The Egyptian government recently overran its own censors in their attempt to ban the screening of a documentary featuring Egyptian Jews who were forced to leave Egypt in the mid-fifties. Luckily, freedom and independent film making prevailed at the end of the day and “Jews of Egypt” received the necessary but late approval to be shown in Egyptian theaters.
This should not be the end of the story but only the beginning of a question:
What exactly was the Morsi regime’s issue with the showing of this film?
That Jews are interviewed and portrayed as loyal, patriotic and loving to “their” home country of Egypt is problematic?
Is it that the mere existence of Jewish history in Egypt has become an issue?
How much of this failed “censorship” has to do with some wishing and wanting to present to the Egyptian people a new Egypt, a Jew-free Egypt, which is in fact the case – but a Jew-free Egypt is actually unprecedented in Egyptian history rather than the norm.
As I have written before, my grandfather Eli Wahba, was made stateless and he was forced to sign a paper promising never to return to his homeland as he was kicked out of Egypt in 1956 . He never imagined what his life could be like outside of Egypt.
Coming from a family deeply rooted for over two millennia in Egypt, it was a shocking reality for my father when he realized in 1939 that the time for Jews in Egypt was coming to an end.
The copies of Adolf Hitler’s Mien Kamp translated into Arabic, flying off the shelves in Cairo’s bookstores crystallized his fears. The book is still widely available and sold on the streets of Cairo, today.
Rommel was advancing in North Africa and, “I saw the writing on the wall,” he often told me, “…they (the Egyptians) didn’t want us.”
Rommel was stopped and never got to Egypt, but after the Suez Crisis in 1956 Gamel Abdel Nasser forced the Jews out.
And now, today, Morsi cannot stand the thought of a documentary featuring Egyptian Jews talking about how much they loved their lives in Egypt?
Does it upset him that there was once such a thing as “Egyptian Jews”?
And those Jews are still alive today to talk about it?
My father told me a very disturbing conversation he had with his former friend the Egyptian Consul General in Bombay, India in the mid -forties. They were friends, and they frequently socialized. One morning over coffee, newspaper in hand, my father expressed his distress over the news coming out of Europe. Jews were massacred by the millions. As my father was trying to figure out what he could do to help with the refugee situation, the consul general looked at him curiously:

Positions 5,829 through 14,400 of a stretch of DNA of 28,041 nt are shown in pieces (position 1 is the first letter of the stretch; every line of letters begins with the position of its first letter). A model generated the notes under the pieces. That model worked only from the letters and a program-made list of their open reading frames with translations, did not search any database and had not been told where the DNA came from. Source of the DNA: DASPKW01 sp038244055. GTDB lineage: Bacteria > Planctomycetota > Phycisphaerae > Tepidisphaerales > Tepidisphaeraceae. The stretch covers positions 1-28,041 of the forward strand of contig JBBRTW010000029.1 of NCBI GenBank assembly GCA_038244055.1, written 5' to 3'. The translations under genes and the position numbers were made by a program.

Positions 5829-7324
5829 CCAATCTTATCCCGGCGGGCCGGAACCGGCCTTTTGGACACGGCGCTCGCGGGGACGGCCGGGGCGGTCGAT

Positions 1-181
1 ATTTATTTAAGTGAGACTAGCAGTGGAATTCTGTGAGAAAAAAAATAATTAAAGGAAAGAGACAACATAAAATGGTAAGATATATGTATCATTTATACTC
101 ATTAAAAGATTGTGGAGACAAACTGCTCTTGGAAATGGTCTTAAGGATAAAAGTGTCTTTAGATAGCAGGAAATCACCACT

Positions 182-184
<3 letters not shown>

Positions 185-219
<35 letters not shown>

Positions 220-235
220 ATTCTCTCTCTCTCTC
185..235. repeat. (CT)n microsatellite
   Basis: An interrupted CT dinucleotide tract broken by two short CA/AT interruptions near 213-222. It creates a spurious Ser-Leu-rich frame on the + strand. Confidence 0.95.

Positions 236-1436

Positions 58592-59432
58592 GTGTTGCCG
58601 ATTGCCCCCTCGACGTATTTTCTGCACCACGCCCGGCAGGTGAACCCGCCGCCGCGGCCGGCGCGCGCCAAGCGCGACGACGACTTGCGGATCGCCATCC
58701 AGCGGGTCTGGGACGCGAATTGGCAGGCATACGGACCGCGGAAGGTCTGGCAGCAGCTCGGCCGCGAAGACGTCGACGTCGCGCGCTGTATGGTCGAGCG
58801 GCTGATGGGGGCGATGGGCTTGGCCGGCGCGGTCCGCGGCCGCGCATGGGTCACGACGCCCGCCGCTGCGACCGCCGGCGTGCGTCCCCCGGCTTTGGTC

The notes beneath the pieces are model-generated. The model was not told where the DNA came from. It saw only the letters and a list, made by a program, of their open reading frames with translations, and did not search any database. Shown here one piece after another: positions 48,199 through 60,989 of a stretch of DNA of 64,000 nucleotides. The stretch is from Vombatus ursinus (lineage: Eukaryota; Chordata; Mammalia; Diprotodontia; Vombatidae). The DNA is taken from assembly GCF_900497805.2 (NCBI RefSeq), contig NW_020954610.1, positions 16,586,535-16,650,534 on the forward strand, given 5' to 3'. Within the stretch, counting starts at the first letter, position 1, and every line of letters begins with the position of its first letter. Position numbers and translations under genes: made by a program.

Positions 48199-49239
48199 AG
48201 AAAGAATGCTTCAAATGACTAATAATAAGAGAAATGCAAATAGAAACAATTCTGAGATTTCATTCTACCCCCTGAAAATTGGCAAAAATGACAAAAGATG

“Moussa, you are Egyptian, even more Egyptian than me, what are you crying about these Europeans for, what do they have to do with you?” he demanded.
It was more of a criticism than a question, more of an insult than curiosity.
“I am a Jew, how can you ask me ‘what does it matter’, you know what happened there!” my father protested.
“They are Europeans, what is it to you?” The consul General raised his voice.
He continued as my father felt his heart sink.
“You who are more Egyptian than me, your family the Wahbas lived in Egypt much longer than mine, what are you crying about these Jews for!”
I don’t remember if my dad told me he stayed and finished his coffee or if he left.
But only a few years later, his being a “real Egyptian” didn’t matter. As they met again when my father was leaving India for Japan, the consul informed him.
“Soon even you Wahbas will no longer be Egyptian.”
Like the Jews in any documentary one could make about the Jews of Egypt – the ones who were there for a thousand or more years or the ones who were there for just a few generations to the Consul General, it made no difference.
We were stripped of our identity, property, citizenship and our history.
I imagine what different members of our family would say if they were interviewed in the documentary Morsi tried to block.
Some would say they were Egyptian first, others would say they were both Jew and Egyptian and others would say they always felt (because of “tolerance” not equality), they were “Jews first.”
In the end none of it matters when an entire people is erased from your country and history.
And when a President like Mohammed Morsi cannot bear the descendants of “apes and pigs” calling themselves “Egyptians,” documentaries about Jews are dangerous.
Read more: Running with Denial– Morsi and Egyptian Jews | Rachel Wahba | The Blogs | The Times of Israel http://blogs.timesofisrael.com/running-with-denial-morsi-and-egyptian-jews/#ixzz3OXL2y64y Follow us: @timesofisrael on Twitter | timesofisrael on Facebook